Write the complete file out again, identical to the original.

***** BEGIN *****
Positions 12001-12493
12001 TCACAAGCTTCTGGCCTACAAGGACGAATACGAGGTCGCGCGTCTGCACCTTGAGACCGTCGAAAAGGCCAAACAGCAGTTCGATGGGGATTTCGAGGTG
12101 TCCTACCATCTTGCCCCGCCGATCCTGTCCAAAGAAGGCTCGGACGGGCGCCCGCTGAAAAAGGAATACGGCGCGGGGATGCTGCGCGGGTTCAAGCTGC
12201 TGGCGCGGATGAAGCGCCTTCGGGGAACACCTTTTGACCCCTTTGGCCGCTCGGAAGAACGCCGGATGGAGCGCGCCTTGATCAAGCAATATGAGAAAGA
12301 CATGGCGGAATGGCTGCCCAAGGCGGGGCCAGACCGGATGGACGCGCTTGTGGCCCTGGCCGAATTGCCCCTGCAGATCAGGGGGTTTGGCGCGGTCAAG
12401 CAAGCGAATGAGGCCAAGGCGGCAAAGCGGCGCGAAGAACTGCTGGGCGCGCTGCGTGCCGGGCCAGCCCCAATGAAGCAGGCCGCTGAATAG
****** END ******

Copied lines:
Positions 12001-12493
12001 TCACAAGCTTCTGGCCTACAAGGACGAATACGAGGTCGCGCGTCTGCACCTTGAGACCGTCGAAAAGGCCAAACAGCAGTTCGATGGGGATTTCGAGGTG
12101 TCCTACCATCTTGCCCCGCCGATCCTGTCCAAAGAAGGCTCGGACGGGCGCCCGCTGAAAAAGGAATACGGCGCGGGGATGCTGCGCGGGTTCAAGCTGC
12201 TGGCGCGGATGAAGCGCCTTCGGGGAACACCTTTTGACCCCTTTGGCCGCTCGGAAGAACGCCGGATGGAGCGCGCCTTGATCAAGCAATATGAGAAAGA
12301 CATGGCGGAATGGCTGCCCAAGGCGGGGCCAGACCGGATGGACGCGCTTGTGGCCCTGGCCGAATTGCCCCTGCAGATCAGGGGGTTTGGCGCGGTCAAG
12401 CAAGCGAATGAGGCCAAGGCGGCAAAGCGGCGCGAAGAACTGCTGGGCGCGCTGCGTGCCGGGCCAGCCCCAATGAAGCAGGCCGCTGAATAG